Ontario Premier Kathleen Wynne was rushing between meetings in Toronto during the overtime period, but insisted on poking her head in the government caucus office to watch for a couple minutes, according to her office. By sheer luck, she happened to be there when the goal was scored and the room burst into cheers. She told staff she was “thrilled.”

“I was at my office at the School of Public Policy and Governance [at the University of Toronto], where everyone was glued to their livestreams,” former federal Liberal Party leader Bob Rae said in an e-mail. “Simultaneous eruptions of joy everywhere. Great fun.”

“From what I can tell, the entire country shut down,” said former Ontario Progressive Conservative leader John Tory, who is now an afternoon talk-show host on Toronto radio station CFRB and is considering a run for the city’s mayoralty.

He was driving to work listening to the game on the radio when the team was down by two goals. Later, in the radio station, he could hear others erupting as the women scored their comeback goals.

“I almost fell over when in about the first minute of OT we had a close call,” he said. When they won he was preparing for his show, but the rest of the radio station sounded like a party, he said.

Tory wasn’t the only one who didn’t get to see the final seconds. Kellie Leitch, Canada’s Labour Minister and Minister for the Status of Women, was driving in her truck in the Toronto area while listening to the game on the radio.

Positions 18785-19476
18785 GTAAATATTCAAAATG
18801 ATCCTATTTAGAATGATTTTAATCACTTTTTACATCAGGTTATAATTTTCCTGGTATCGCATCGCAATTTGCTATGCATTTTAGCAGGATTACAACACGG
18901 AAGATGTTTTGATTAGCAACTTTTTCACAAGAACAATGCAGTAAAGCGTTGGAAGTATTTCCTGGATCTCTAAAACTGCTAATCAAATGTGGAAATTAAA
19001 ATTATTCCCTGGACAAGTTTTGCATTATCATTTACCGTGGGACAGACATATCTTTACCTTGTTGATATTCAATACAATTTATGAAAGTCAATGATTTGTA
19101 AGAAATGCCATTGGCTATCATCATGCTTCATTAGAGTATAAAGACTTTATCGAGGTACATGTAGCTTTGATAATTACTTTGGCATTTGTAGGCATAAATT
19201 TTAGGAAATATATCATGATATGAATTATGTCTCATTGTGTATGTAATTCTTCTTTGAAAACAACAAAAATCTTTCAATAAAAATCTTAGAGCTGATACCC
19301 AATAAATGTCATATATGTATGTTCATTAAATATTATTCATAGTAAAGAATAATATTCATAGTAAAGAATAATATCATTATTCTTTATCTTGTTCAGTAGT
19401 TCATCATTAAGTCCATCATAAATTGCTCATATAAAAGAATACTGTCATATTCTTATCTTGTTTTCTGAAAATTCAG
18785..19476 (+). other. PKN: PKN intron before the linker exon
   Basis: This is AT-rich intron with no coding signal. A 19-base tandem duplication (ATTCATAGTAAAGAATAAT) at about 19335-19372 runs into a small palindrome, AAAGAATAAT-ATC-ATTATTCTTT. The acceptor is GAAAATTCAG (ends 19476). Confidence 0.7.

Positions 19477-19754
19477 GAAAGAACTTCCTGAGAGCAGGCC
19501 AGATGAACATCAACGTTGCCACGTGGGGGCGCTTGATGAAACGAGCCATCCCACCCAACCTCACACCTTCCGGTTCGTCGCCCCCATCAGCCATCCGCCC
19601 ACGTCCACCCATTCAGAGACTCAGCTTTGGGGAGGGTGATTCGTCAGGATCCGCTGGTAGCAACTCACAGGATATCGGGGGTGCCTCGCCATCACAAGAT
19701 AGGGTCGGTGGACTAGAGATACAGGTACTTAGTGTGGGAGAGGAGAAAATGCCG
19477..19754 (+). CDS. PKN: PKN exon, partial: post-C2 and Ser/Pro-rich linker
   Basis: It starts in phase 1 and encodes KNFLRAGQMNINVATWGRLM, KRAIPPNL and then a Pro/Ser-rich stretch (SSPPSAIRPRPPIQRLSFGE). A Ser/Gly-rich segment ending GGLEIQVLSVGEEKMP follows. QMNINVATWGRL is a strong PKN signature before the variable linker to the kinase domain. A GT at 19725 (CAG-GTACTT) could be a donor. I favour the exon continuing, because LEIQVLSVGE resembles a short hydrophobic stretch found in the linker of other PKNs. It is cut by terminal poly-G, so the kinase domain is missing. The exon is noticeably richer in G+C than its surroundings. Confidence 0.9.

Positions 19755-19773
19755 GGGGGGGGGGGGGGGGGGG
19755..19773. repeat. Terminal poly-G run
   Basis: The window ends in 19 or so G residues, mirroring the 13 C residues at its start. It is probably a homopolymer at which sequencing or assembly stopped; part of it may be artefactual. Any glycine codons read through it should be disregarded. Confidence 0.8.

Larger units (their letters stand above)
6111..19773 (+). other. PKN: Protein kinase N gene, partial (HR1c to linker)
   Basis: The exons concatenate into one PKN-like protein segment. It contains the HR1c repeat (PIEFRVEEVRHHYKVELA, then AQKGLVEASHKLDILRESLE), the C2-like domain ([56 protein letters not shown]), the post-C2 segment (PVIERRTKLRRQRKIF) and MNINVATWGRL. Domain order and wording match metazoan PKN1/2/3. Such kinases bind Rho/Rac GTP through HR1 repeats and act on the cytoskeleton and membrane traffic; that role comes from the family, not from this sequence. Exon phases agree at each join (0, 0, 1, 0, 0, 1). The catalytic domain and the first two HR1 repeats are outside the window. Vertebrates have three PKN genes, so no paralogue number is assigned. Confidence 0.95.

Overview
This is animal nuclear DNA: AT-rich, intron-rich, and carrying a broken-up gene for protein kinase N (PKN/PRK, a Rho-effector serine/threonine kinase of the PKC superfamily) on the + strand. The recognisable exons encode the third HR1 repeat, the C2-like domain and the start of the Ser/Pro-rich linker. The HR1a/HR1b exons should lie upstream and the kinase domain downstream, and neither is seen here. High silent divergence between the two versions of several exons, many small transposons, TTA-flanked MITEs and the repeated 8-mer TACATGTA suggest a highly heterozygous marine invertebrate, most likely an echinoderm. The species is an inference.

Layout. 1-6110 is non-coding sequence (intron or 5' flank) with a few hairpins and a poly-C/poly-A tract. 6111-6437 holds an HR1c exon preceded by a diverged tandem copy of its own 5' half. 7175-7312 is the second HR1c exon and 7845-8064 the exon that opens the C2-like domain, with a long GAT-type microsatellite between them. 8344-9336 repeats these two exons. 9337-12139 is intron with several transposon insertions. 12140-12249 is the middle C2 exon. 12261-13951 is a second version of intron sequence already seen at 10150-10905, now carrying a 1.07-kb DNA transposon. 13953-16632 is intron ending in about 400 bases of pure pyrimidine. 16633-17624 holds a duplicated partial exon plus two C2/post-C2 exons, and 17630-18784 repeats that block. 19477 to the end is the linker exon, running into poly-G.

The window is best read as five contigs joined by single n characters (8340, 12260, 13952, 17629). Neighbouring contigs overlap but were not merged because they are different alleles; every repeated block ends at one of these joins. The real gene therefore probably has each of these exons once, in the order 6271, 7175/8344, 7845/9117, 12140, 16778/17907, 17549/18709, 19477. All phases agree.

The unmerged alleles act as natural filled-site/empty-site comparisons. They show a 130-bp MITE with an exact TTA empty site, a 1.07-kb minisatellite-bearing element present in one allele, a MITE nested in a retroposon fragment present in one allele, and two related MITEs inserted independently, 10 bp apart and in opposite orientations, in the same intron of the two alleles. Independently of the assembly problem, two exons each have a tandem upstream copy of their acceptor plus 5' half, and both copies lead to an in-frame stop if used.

“When [Brianne] Jenner scored [to cut the U.S. lead to 2-1], I was hopeful, because obviously they were reaching down deep,” Dr. Leitch said. When the game was tied, “we almost drove off the road,” she added.

“Today’s been a fabulous day for female Canadian athletes,” she said. “So many young women and girls in this country will be so inspired, and should be so proud of these Canadians.”

Linda Hasenfratz, chief executive officer of auto parts maker Linamar Corp., watched the game with her daughter who is ill in hospital with pneumonia in Guelph, Ont.

“I am keeping her company so we have been filling the day watching the Olympics (while I prepare for quarter end at the same time),” Ms. Hasenfratz said in an e-mail. “I tried to tell Emily if she wasn’t sick we would not have had the chance to watch the game so a bit of a silver lining.”

Some lucky individuals got to be at the game in person.

“I watched the game live with many from the NHL, including management, other owners, and Gary Bettman,” George Gosbee, a co-owner of the Phoenix Coyotes, e-mailed from the after party in Sochi. “After Canada scored to tie it, everyone was standing and cheering. Not just because Canada scored, but because we were watching a great, passionate game.”

With reports from Oliver Moore, Jeff Gray, Greg Keenan, Boyd Erman, John Daly, Simon Houpt, Kelly Cryderman, Elizabeth Church, Adrian Morrow, Gloria Galloway, Tim Kiladze, Dave Parkinson, Sandra Martin, Josh Wingrove, Kim Mackreal, Kevin Carmichael, Jacqueline Nelson and Jane Taber